Companies don’t want to lose good people; employee engagement is the measure of what staff are really feeling about their role. Gearing people up to thrive in their role will motivate them to not only stay at an organisation but to excel and grow within their positions and continue their careers there.
At the end of the Personal Growth discussion, Jonathan Austin provided his insight into the factor.
“What growth and development are we giving to an individual, so they feel like they’re progressing? There will be a want to understand new concepts, and new leadership management theories, whatever it might be. That’s the important thing. I’m always reminded of the story of the Finance Director and the CEO… The Finance Director said, ‘What happens if we grow and develop our people, spend a lot of money on them, and they leave?’ And the CEO replied, ‘What happens if we don’t, and they stay?’ You cannot grow an organisation if you’re not growing the people within it.”
What Fair Deal means is do you feel fairly remunerated for the work you do? This can come in the form of base salary, bonuses, benefits, and other financial incentives. But as we mentioned, this insight session is about investing in people. It’s not just about the remuneration, do feel people motivated and fulfilled by their role? Our data shows that people’s perception of their pay is affected by the career development opportunities they have available to them. In the second part of our session, our panellists talked about what their companies are doing to ensure this.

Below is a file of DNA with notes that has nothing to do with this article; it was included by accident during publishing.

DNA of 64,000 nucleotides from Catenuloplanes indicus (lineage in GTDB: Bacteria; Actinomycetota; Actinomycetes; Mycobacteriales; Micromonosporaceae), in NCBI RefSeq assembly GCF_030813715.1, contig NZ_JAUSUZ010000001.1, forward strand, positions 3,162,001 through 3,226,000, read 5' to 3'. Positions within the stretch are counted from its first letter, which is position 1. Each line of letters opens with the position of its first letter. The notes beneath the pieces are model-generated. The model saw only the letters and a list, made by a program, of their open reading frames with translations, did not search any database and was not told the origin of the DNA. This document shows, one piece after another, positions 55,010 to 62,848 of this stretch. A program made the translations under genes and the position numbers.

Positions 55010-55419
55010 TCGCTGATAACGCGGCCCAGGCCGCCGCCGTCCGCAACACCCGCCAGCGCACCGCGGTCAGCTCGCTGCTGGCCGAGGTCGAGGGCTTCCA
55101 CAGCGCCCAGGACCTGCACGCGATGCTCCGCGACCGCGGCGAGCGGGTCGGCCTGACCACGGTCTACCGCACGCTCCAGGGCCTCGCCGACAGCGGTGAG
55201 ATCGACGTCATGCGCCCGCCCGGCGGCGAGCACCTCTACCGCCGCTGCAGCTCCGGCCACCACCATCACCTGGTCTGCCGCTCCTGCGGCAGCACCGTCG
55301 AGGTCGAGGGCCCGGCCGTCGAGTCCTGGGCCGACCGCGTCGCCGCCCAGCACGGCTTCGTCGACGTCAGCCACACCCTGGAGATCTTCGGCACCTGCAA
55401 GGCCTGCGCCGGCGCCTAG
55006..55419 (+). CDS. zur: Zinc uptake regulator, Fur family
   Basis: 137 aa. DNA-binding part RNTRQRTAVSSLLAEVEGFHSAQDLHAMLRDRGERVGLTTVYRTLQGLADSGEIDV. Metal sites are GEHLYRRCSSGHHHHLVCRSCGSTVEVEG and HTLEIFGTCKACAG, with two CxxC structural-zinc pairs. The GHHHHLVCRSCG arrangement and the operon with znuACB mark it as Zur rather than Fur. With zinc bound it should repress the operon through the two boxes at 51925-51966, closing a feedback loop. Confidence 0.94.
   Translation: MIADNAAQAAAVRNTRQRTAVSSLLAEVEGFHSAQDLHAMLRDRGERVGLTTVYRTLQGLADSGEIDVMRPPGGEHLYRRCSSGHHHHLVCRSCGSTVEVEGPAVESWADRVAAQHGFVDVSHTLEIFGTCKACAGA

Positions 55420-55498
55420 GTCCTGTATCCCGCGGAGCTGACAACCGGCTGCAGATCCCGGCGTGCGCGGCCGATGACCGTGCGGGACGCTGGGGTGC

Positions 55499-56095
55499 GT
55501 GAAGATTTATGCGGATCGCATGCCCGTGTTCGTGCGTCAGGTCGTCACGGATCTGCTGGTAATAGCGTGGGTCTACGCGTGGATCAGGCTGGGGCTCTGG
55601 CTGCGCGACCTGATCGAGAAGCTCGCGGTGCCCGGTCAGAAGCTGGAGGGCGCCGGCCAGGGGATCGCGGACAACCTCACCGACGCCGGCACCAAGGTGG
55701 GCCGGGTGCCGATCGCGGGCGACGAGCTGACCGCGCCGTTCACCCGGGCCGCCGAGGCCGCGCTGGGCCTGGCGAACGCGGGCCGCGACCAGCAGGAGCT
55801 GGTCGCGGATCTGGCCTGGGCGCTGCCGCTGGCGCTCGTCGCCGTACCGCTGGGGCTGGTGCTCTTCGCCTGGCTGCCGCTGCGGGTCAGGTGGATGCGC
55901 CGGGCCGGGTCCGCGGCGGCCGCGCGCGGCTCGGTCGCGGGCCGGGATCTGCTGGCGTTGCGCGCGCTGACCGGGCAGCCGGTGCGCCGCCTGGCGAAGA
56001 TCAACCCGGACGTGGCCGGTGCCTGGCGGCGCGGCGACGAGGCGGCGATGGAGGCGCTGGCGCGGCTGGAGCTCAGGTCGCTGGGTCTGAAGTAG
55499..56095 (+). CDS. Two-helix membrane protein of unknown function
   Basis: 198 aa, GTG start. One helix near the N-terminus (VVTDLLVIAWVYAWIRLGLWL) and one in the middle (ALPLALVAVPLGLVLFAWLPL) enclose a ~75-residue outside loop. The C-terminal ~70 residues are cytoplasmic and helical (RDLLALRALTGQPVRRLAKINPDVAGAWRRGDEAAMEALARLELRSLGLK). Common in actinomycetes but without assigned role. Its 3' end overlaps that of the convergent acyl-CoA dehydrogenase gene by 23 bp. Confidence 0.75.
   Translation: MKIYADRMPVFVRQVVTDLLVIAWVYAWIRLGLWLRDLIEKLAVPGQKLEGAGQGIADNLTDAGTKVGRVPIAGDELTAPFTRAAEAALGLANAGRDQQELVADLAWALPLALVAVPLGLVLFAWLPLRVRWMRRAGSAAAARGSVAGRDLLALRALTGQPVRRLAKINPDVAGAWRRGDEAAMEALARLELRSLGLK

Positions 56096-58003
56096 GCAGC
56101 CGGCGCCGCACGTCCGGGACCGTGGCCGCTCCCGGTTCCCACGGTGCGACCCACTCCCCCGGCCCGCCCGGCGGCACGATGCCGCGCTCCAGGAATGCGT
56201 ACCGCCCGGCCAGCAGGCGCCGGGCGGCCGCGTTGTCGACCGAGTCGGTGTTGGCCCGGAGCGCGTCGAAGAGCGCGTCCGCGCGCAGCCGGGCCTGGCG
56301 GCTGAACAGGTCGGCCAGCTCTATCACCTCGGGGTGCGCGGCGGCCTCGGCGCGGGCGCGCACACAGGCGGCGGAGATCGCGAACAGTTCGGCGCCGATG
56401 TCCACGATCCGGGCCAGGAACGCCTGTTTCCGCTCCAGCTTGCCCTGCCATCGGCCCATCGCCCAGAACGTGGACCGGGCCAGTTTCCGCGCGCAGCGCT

Feeling as though your hard work has paid off is hugely rewarding. Employee engagement scores are affected greatly by fair pay, particularly negatively for people in jobs without growth opportunities. Sometimes, however, it isn’t just about the pay. Fair Deal does focus on financial remuneration, but sometimes a reward can be as simple as just feeling acknowledged for doing your job well. Robert Donaldson explained RSM’s ‘High Five’ scheme.
“I’m going to be honest; I was sceptical at first. It’s a micro-reward and recognition scheme; we offer non-monetary and monetary ‘thank you’ cards… It felt a bit of a gimmick, we already had substantial bonus schemes in place, and I wasn’t sure of its value. But what it offered was immediate recognition to people for doing something good. Anyone in the organisation can award a ‘high five’ – it’s actually very powerful.” Employee engagement is energy, and it will be continuously topped up by strong benefits, fair pay, opportunities for development, and colleagues acknowledging you for your good work.